I could use some advise.
I am making my step dads 75 birthday cake.
We live about 6-7 hours away.
I am traveling with my dog and 3 kids.
I was planning on making all three tiers here at home.
( then assembling it on site)
What is the best way to get them there.
I was thinking of putting each one in a plastic container.
Would you do fondant or butter cream?
I'm not sure how the plastic container will effect fondant.
ANY suggestions for getting this there in one piece is much appreciated.
I really want to surprise him.
He was a florist and I have spend weeks making gum paste poppies for the cake!
Thanks for any and all input!!!!
I'd do fondant, because that long a drive with your passengers will no doubt involve stops and the possibility of your cake getting too hot and buttercream melting!
Can you use cake boxes instead?
I haven't had issues with findant in sealed containers, if its dry. If you are worried though about the sealed pastic container, you can add in a couple sachets of silica gel to absorb excess moisture.
I just transported a 5 tier wedding cake fully assembled using the SPS system (thanks leahs). It was wonderful, not even 1 problem. You could use the SPS & maybe put it in a tall cardboard box & it would keep the kids & dog away. Good Luck!
okay maybe its lack of coffee, but what is the sps system???
Look under forums in the "How do I" section & there is a sticky at the top of the page that will explain everything & how to use it. It works wonderfully & is much safer than wooden dowels to transport a cake.
I wanted to see how the SPS system works as well. I clicked on the Sticky, to see how the SPS system works....and it will not download.
It says, " Page not available "... Is it because they are working on this website?
Hope this helps until you can pull it up on the sticky. I had this saved but the pictures didn't come thru, I don't know why. It shows lots of pictures of white plastic plates & column legs & how to do each step. Not very complicated at all.
How to use SPS
SPS offers several different heights of legs. I use the GC-4s which is four inches tall. I bake my cake so that
I can torte them (with my Agbay) to 7/8" tall, and with filling (4 layers cake + filling) all my tiers are 4" tall.
That way I don't have to cut the legs. It is possible to cut the legs, but it's best to keep it simple and bake to
To make this easy to visualize, let's pretend you're doing a 6/8/10 cake. Prepare your 10 cake on its base
board as always. Take the 8 inch plate that has a little peg in the center of it and use the peg to poke a hole
in an 8" cardboard.
Use a skewer to slightly enlarge the hole in the cardboard.
Place the 8" cake on the cardboard with the hole and prepare/decorate as usual.
Use the 6" plate to punch a hole in a 6" cardboard and enlarge the hole slightly. Put the 6" cake on the 6"
cardboard and prepare/decorate as usual.
The cakes in the picture are sitting on a larger cardboard just to make them easier to move around. (The 6
cake is sitting on a 6 cardboard with a hole in it. And that is sitting on an 8 cardboard just to make it easier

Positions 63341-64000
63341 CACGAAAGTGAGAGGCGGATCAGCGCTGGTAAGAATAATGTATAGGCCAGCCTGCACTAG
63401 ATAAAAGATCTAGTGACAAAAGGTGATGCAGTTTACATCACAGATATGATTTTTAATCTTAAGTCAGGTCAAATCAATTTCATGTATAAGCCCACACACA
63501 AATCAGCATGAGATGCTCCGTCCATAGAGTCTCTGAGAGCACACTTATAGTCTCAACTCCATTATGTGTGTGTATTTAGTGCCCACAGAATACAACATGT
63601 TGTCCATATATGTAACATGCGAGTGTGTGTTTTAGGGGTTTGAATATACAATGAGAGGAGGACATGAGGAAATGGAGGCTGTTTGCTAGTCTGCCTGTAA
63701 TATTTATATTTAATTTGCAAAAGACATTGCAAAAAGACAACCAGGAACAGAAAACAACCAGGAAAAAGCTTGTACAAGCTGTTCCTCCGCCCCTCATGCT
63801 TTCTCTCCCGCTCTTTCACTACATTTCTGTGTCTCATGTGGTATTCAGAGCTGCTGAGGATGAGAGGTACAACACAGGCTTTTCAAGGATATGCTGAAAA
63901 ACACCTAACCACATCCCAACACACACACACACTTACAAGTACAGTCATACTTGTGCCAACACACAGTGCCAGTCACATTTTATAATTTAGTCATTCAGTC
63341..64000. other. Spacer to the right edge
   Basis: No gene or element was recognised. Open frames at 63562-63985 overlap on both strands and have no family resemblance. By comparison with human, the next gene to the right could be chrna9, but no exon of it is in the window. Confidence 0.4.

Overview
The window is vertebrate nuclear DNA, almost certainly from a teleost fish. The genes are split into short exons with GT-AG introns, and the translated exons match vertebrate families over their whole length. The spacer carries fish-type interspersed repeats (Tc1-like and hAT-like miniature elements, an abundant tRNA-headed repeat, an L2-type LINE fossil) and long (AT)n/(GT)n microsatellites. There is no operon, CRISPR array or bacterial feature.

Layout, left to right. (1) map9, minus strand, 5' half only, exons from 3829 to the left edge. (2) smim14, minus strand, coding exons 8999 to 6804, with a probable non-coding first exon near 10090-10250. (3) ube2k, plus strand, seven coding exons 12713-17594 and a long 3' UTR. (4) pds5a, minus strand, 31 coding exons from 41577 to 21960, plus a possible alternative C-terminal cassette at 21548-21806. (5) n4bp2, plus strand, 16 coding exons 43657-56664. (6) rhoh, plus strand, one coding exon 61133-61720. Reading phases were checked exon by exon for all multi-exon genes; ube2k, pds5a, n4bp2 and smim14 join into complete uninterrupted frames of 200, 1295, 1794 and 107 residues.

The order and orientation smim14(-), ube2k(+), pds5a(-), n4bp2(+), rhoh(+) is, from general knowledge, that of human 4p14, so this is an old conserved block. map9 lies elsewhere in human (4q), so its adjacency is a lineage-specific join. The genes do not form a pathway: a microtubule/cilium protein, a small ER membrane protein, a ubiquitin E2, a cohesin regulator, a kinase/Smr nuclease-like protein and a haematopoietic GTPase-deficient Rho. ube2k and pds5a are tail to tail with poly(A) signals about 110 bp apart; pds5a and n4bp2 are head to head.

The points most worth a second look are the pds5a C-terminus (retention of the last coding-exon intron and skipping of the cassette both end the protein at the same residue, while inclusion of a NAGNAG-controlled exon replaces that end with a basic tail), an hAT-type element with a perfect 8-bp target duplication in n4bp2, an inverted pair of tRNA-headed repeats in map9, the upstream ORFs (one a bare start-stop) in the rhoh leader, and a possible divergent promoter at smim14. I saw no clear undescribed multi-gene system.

to move around. Likewise the 8 cake is sitting on an 8 cardboard with a hole in it and that is sitting on a
I always remove the collars from the underside of the plate and throw them away. If you are doing a cake
with separations, leave them on for a nicer look.
Use the 8 plate to mark the top of the 10" cake for placement (centered) just like any other system.
Next, jam the legs into the plate. They fit really tight.
Now, push the 8 plate and leg assembly into the 10" cake.
Push the plate and leg assembly into the 8 cake.
Now for assembly.
You should be looking at two cakes that have plates on their tops. Place a smear of buttercream on the 8
Pick up the 8" cake (discard the 10 cardboard that it was sitting on) with your hand or spatula, whichever is
more comfortable for you. Place the far side of the cake board anywhere past the peg on the "receiving" 8"
plate (which is sitting on the 10" cake.) Sliiiiiiide it into place, which means get the hole in the cardboard onto
the peg. You'll hear a satisfying little whoosh.
Repeat with the 6" cake
Cautions: Always poke a hole in the cardboards first. You'll only forget that step once.
If you have put your plate and leg assemblies in centered, then you cake will be centered.
Always push the plate and leg assemblies into the cake before you stack them. The pushing can sometimes
cause a blowout when the cake is already partially stacked.
You can carry a stacked cake easily, assuming that you can lift it. I have carried a four tier completely
stacked. Went in the back of my SUV, through the back hall at the venue, up the freight elevator and down
the hall and into the room. No problem, although we were really ready to put it down. I do usually leave off
the top tier, just so that I can check the levelness of the cake before putting the top tier on onsite. Since
there is a plastic plate on the top of the cake, I actually set my little level from the hardware store right on
that and make any adjustments needed.
It's better to bake to the height of the legs. The legs aren't the easiest to cut (because they're sturdy) but you
can cut them with a saw. A band saw or chop saws work best. Really, just make the cake 4" tall.
To make a cake with separations, just use taller legs. The legs come in 9" lengths and a multi-piece leg that
can be 5", 7" or 9" depending on the number of extensions you use. You push the legs down thru the cake,
creating air space/separation between the tiers. No plate will be sitting on top of the cake.
This system was developed for bakeries that don't offer delivery. It's made for consumers with no experience
moving cakes, so you guys should be fine!!!